As an additional alternative one or both of the halves of each of the guides may preferably act as a forwardly (and retractably rearwardly) movable tuck blade, movable to the position shown in phantom at 98' of FIG. 2, to assist in picking up the separator and delivering it to the winding area while protecting the associated plate from being misaligned.
The separator material 16 is initially positioned loosely within a set of guides, a portion of which are shown at 110-117 (FIG. 2 only) which hold the separator generally transversely of the direction of plate feed, as shown in phantom at 118, 119. Further separator guide means are provided by lead-in curves 120-123, overhanging ledges e.g., 158, 160 of the plate guides or alternatively the upstanding straddling guides 130, 132 (FIG. 1 only), which come into play as the plates are fed into the winding area.
(3) Method of Winding
Preparatory to winding, the machine is at rest and the winding heads 38 and 36 are in their retracted position as shown in solid lines in FIG. 2. Air cylinder 90 has been actuated to maintain rod 88 at its proper throw to insure that the winding heads are fully retracted and out of the way of the incoming plate feeding mechanism.
Initially the positive plate feeder 42 and plate leading edge 43 are to the right of the plane defined by the initial position of the separator along line 119. Similarly, the negative plate feeder 44 is retracted to the left of line 118. Separator material in the form of single or multiple layers is now inserted between guides 110-117 and disposed transversely to the plate feeding mechanism, along planes 118, 119. As will be noted, tail 18, which has been cut to length, is attached to one of the separators 16 and includes double-backed adhesive 20 for adhering to itself once the components are fully wound.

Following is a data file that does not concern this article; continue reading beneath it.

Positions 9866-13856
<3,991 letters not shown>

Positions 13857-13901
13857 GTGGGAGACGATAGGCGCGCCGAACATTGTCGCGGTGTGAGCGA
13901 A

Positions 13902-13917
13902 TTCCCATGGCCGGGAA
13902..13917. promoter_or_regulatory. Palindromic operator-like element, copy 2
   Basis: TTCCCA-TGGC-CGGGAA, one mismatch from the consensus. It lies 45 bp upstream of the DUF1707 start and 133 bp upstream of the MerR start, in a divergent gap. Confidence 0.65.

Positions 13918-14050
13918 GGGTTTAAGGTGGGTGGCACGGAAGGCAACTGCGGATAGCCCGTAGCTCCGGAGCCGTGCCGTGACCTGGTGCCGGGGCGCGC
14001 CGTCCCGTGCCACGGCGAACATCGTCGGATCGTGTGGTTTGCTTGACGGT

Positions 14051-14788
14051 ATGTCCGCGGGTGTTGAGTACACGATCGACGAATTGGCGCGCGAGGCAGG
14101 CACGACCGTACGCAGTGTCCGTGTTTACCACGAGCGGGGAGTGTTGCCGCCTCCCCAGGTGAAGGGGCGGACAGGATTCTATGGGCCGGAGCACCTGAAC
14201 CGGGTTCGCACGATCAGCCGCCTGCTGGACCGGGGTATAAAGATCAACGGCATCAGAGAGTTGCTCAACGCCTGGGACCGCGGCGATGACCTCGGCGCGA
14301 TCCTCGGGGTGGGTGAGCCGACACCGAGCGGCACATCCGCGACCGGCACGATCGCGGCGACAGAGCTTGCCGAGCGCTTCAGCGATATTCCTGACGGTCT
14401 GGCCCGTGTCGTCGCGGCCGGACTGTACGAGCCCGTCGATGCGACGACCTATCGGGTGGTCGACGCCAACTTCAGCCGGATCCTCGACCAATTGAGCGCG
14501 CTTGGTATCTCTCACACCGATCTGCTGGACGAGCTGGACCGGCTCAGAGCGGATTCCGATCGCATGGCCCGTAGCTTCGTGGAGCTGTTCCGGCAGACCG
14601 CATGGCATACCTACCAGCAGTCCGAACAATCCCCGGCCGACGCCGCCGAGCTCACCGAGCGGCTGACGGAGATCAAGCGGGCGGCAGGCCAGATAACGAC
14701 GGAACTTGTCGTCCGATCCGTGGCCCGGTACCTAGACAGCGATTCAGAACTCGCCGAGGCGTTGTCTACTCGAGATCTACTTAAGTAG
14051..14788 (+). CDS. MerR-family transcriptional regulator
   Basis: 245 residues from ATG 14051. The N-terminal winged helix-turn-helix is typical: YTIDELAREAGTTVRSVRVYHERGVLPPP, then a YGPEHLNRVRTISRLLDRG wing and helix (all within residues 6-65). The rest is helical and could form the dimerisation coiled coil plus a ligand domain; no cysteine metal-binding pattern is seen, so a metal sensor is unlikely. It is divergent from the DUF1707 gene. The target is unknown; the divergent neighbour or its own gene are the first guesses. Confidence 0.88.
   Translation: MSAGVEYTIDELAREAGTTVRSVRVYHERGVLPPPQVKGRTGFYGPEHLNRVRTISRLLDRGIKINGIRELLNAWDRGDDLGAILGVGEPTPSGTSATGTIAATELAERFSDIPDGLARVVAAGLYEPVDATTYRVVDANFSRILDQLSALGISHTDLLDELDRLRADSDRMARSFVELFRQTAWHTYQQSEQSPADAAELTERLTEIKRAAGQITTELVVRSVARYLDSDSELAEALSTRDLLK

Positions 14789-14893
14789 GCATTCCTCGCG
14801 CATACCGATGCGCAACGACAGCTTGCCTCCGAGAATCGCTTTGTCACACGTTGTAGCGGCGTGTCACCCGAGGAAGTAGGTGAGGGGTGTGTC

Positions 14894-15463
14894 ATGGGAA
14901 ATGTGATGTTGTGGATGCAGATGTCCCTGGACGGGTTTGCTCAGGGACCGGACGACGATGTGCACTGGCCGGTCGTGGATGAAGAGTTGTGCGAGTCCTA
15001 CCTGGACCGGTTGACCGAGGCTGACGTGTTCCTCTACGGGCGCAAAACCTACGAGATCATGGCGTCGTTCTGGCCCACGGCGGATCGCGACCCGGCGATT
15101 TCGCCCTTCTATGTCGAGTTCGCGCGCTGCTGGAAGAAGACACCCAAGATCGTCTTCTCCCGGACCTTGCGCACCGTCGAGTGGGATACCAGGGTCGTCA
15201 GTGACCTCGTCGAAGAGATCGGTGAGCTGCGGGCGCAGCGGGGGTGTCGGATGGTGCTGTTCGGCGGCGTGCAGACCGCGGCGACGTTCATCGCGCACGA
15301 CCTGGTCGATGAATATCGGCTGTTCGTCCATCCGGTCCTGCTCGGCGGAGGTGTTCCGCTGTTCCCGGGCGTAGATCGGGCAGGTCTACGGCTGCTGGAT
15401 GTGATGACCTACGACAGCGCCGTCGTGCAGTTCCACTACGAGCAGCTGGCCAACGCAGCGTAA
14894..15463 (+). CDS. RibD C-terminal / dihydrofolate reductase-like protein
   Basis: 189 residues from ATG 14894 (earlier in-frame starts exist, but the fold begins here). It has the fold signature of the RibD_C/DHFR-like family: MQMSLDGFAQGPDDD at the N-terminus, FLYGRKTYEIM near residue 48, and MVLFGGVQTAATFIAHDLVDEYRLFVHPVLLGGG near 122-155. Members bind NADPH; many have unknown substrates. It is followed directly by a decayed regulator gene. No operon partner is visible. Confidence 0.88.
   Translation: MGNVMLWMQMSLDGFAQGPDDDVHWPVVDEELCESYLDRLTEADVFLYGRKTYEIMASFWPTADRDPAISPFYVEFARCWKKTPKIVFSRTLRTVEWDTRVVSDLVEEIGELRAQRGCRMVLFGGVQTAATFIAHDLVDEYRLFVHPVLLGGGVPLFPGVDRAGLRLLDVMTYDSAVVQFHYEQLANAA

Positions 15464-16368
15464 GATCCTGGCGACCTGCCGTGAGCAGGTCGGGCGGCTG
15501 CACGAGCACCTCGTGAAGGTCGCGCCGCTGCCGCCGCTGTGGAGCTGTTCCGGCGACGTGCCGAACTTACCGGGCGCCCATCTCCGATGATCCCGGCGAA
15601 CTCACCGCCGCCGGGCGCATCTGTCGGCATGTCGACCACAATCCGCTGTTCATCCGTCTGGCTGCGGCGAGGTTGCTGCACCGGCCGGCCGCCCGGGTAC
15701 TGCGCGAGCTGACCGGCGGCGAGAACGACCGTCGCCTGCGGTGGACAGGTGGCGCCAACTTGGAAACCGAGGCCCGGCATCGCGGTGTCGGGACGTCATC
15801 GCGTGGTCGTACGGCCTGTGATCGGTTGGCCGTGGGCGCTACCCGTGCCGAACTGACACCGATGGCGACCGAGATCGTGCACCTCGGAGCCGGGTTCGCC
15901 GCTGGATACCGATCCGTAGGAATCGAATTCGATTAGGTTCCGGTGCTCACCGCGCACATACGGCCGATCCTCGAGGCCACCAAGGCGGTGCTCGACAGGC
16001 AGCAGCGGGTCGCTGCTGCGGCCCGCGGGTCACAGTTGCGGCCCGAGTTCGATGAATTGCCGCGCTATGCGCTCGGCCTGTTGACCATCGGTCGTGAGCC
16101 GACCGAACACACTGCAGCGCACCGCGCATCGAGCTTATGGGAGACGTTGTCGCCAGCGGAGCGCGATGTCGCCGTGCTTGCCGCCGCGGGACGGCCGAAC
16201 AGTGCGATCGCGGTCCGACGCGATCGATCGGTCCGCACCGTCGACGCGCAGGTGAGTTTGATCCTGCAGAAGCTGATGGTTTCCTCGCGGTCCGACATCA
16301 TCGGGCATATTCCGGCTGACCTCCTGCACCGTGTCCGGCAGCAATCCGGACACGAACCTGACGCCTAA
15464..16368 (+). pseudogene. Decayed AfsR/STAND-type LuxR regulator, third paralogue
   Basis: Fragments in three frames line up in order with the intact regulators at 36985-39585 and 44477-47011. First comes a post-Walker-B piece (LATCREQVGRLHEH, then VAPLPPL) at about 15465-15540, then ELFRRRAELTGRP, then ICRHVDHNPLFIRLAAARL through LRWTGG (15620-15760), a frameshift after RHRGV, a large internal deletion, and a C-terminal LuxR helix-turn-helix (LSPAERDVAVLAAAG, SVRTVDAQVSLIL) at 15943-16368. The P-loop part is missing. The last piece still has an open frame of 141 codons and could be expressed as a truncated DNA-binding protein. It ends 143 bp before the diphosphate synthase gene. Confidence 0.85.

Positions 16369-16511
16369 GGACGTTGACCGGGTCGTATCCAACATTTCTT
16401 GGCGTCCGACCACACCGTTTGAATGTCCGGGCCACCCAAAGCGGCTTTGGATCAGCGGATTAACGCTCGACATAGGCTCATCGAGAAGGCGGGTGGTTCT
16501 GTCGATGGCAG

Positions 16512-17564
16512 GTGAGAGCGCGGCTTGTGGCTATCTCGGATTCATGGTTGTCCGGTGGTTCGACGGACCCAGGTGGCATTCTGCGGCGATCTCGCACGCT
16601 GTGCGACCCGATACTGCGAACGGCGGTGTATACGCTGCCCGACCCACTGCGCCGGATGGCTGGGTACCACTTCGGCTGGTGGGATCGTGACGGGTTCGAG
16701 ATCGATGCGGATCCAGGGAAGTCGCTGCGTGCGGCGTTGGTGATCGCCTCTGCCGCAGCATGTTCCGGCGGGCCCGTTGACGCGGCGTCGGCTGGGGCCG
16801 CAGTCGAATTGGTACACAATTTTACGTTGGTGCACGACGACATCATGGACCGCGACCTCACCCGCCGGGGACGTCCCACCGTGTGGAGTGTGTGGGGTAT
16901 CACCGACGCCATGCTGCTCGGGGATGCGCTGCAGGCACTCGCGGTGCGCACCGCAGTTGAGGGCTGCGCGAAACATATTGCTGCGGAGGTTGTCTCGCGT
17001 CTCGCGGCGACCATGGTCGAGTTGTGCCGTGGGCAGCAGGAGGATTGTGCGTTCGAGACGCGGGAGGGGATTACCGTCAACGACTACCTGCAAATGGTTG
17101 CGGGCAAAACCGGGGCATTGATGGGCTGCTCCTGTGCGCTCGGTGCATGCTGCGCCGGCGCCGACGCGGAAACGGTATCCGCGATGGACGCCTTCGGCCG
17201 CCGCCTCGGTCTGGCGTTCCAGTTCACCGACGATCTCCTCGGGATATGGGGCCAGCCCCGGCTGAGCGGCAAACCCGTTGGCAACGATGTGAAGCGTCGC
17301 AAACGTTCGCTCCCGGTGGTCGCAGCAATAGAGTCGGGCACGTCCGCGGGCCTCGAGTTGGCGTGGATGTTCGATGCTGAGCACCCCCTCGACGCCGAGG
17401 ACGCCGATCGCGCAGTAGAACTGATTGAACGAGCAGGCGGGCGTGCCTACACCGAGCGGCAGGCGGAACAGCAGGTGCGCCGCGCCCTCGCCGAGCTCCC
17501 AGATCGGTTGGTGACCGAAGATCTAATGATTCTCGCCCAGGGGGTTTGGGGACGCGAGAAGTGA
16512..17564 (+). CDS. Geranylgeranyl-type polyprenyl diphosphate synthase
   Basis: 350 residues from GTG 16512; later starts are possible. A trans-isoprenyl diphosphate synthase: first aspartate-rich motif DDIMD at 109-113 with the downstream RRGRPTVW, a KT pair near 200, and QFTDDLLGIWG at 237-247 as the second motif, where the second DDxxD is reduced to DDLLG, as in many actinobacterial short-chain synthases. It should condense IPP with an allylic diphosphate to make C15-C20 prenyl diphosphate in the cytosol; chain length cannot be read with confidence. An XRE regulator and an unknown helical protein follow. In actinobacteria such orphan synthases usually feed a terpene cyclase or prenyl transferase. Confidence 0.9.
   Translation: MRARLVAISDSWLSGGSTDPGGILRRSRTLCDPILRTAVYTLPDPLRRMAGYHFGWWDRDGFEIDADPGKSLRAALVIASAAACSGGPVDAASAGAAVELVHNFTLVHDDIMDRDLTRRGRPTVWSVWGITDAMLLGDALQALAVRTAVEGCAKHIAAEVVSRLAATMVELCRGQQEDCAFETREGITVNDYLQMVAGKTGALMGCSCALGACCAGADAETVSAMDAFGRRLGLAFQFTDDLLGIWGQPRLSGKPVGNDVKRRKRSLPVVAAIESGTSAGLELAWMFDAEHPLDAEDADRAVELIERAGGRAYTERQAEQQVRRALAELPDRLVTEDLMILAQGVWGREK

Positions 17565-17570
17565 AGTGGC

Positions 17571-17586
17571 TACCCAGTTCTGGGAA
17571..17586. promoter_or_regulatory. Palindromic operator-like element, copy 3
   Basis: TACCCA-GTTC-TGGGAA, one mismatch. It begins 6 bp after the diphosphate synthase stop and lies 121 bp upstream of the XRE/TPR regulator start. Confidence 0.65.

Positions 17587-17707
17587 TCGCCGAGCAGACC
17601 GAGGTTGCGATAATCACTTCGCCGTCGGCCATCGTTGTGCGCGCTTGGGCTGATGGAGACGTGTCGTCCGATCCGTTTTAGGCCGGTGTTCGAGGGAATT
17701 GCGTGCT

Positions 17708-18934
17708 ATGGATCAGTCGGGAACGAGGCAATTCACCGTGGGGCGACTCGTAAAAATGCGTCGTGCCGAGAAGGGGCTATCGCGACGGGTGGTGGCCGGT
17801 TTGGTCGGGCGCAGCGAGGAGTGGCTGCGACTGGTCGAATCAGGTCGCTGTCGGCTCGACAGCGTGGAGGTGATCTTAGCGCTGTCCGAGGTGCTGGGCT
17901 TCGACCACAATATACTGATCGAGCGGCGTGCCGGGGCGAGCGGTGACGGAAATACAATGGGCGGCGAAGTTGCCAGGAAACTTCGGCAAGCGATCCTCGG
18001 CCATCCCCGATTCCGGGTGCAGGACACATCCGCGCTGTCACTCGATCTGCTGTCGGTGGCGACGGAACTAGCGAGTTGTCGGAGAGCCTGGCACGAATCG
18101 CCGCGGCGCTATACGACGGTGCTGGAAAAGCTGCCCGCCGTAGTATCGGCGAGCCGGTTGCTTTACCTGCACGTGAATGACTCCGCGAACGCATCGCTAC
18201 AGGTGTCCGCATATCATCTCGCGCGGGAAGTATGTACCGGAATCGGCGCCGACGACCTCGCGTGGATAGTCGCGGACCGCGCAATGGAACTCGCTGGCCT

In the next step, each of the plate feeding mechanisms 42, 44 are advanced along their respective tracks toward the winding area, and in so doing the leading edges 43 and 45 of the plates (or the forwardly extending tuck blades 98') which are less pliant than the separator material, pick up their respective separators 16 and carry them along with the plates without relative slipping. Plate feeder 42 is directed to one side (i.e., the top side) of the mandrel 40 while the other plate is directed toward the opposite side of the mandrel 40. The leading edges 43, 45 of the plates are advanced approximately to a position even with the far end of the mandrel and opposite the receptive grooves 39, 41 formed therein. Up to this point, the plates are physically separated from the adjacent carried separators, except for point contact at ends 43 and 45, and no contact has been made with the mandrel or winding belts.